Recent media coverage of aged care homes has shone a light to some of the more horrific things that are happening to older Australians in care.
But among the various homes that are being closed down, reported for abuse or simple offering poor quality of care, there are many places that are doing things right.
A positive environment creates good aged care – so what do the best aged care homes do that makes them stand out?
At the core of ‘quality care’ is the care workers – in aged care homes this includes everyone from carers to nurses, cleaners to kitchen staff.
A quality aged care workforce is created from a well functioning team that are all equipped and trained to do their job well.
For carers, it means understanding and managing the basics tasks that are important to a person’s quality of life.
There are simple tasks, like brushing a person’s teeth, bathing, changing clothes – things that everyday people may take for granted – these things however impact greatly on a resident living in aged care.
And it’s not just a matter of doing the basics, the best care come from staff who go beyond this and show interest and a kind nature to the elderly – even if the resident is not able to respond or reciprocate.
There also needs to be strong leadership, one that values elderly people and their contribution to society – which is reflective in the way they support staff to provide care well above minimum standards for the residents. Effective leaders set a positive example for staff to follow, and also promote a culture of openess to feedback and has the residents and staff’s best interest at heart.
Food can be a challenge in aged care – which is one of the most significant areas for complaint or dissatisfaction in a number of facilities.
The best facilities however offer a range of food, where residents have input into the menu. And it’s essential that the meals are made with fresh quality ingredients – kitchens should not depend heavily on processed or packaged food.
For many frail elderly people, there can be a struggle for them to feed themselves, so them may have to be fed.
It’s important the resident are not rushed and force fed, being allowed to eat at their own pace so that they are not only adequately fed, but nutritionally satisfied.
For residents who have dysphagia – problems swallowing – their food may need to be mashed or liquified. Carers and kitchen staff need to caters for these residents so that they can manage to consume their food.
A good facility will never underestimate the importance of making food visually appealing. If a meal doesn’t looks good – the resident won’t want to eat it.
A good dining experience can be a focal point in a resident’s day – so getting that right should be a priority.
Living in an aged care is not just about eating and sleeping and having a safe place to reside. The elderly residents needs to have some sort of entertainment and stimulation to pass the time.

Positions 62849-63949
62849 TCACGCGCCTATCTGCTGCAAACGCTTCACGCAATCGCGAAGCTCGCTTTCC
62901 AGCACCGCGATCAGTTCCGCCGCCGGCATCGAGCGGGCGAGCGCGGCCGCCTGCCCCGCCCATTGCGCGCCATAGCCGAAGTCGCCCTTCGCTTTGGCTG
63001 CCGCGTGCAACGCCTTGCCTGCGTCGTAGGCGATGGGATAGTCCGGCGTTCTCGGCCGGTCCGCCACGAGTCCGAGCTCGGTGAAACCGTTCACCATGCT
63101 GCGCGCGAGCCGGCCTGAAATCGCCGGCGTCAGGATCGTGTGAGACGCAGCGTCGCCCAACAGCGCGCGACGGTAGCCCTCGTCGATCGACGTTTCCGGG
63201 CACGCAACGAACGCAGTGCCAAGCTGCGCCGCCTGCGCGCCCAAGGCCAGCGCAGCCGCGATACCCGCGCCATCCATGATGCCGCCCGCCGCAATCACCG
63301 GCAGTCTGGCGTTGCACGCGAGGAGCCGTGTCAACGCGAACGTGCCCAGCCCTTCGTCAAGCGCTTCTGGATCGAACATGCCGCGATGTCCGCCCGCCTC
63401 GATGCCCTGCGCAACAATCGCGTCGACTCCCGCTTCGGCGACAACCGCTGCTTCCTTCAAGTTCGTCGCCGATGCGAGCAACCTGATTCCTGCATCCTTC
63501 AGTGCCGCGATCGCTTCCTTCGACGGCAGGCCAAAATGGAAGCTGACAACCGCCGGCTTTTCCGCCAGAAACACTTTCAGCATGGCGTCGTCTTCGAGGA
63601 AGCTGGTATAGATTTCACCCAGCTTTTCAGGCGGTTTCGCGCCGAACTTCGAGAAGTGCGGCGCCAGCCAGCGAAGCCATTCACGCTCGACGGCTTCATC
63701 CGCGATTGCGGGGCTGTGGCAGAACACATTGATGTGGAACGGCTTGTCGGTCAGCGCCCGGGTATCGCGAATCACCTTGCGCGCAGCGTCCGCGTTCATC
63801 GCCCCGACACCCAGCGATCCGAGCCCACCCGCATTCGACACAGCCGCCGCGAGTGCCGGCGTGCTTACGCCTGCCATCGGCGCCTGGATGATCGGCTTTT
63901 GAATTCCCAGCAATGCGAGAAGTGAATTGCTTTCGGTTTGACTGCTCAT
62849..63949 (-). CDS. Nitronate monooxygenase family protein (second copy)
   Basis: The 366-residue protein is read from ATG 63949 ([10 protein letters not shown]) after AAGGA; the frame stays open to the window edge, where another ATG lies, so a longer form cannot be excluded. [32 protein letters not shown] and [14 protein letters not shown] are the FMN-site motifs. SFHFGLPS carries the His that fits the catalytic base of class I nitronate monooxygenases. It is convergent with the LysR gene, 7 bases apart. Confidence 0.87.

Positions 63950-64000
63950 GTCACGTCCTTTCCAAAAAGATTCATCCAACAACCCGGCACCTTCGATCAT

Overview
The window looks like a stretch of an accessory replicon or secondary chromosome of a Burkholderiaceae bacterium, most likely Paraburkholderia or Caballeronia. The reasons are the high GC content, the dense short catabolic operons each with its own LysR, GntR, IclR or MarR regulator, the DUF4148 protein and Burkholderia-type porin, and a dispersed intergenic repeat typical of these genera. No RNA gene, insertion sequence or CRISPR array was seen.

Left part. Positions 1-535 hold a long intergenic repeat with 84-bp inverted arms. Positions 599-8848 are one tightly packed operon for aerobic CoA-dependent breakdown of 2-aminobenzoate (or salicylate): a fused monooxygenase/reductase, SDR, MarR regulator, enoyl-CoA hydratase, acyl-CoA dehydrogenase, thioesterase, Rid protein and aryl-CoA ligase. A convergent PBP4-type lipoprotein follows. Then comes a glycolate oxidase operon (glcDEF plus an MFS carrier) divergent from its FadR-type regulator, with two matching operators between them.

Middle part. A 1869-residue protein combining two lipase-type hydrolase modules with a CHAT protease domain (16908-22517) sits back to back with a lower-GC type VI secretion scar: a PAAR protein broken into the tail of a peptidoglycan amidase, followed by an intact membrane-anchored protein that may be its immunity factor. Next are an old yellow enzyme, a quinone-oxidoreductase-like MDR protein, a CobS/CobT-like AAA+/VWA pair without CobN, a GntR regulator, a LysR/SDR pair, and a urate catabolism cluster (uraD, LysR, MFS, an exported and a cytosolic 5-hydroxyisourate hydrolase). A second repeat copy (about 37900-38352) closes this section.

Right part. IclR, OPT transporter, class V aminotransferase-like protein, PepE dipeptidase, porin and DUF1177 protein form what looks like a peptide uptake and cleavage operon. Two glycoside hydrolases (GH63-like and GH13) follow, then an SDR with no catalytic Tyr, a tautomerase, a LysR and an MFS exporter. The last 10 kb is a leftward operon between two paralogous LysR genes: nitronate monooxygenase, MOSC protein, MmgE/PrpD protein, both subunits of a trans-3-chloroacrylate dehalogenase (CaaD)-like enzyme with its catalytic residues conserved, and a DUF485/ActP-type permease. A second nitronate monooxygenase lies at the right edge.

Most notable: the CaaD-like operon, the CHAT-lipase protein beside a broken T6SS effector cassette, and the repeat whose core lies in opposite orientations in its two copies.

There should be a range of activities, personalised and tailored to residents needs. For example, while some residents may enjoy watching movies, other may enjoy dancing or arts and crafts.
The activities that are offered should be age appropriate – which means not games that make residents feel undignified.
Not everyone enjoys the resident activities, and there should be choice in whether or not people participate.
The physical environment can affect a person’s mood – no matter their age or health condition.
Aged care facilities are expected to be clean and well maintained. Whilst it’s not always possible but certainly a positive is having access to a nice garden area, that is well maintained and a nice relaxing place for residents and their families to sit.
Natural light is also good for a person’s health, as it can affect the circadian rhythms (the internal clock that tells our bodies when to sleep, rise, eat). Facilities that offer windows where the light can shine in both the resident’s rooms and in the shared common areas are always important things to look for. Whilst these modifications can not always be accommodated, the environment can have a significant impact on residents and their new life in the aged care home.
Natural light has been found to be beneficial to people who experience sundowning with their dementia symptoms.
The design of a facility should not cause a resident any distress. Some facilities have long corridors or room after room, which can be cold and clinical – and even reminiscent of a hospital.
More and more the discussion of ‘smaller’ homes or larger homes with ‘smaller’ groups of rooms put together, so that they facility feels more warm and neighbourly – and less overcrowded.
Within the room, there should be a comfortable bed for the resident. Without good quality sleep, a person can become restless and can have a negative impact on their health.
Communication is essential for all aged care staff, residents and their families. There needs to be regular and open discussions between staff and the loved ones, to ensure that everyone is on the same page.
The last thing any family wants to experience is feeling like they were “left out of the conversation” when it came to the care and health of their loved one.
There should also be good communication between staff and the resident. The resident should feel as if they have a choice and are listened to – not simply having things done for them.
Without adequate communication, there can be a negative impact on a person’s mental health and overall quality of life.
When looking for aged care for a loved one, or even for yourself, remember the qualities that the best homes share – you should hope for nothing less when it comes to caring for the elderly.
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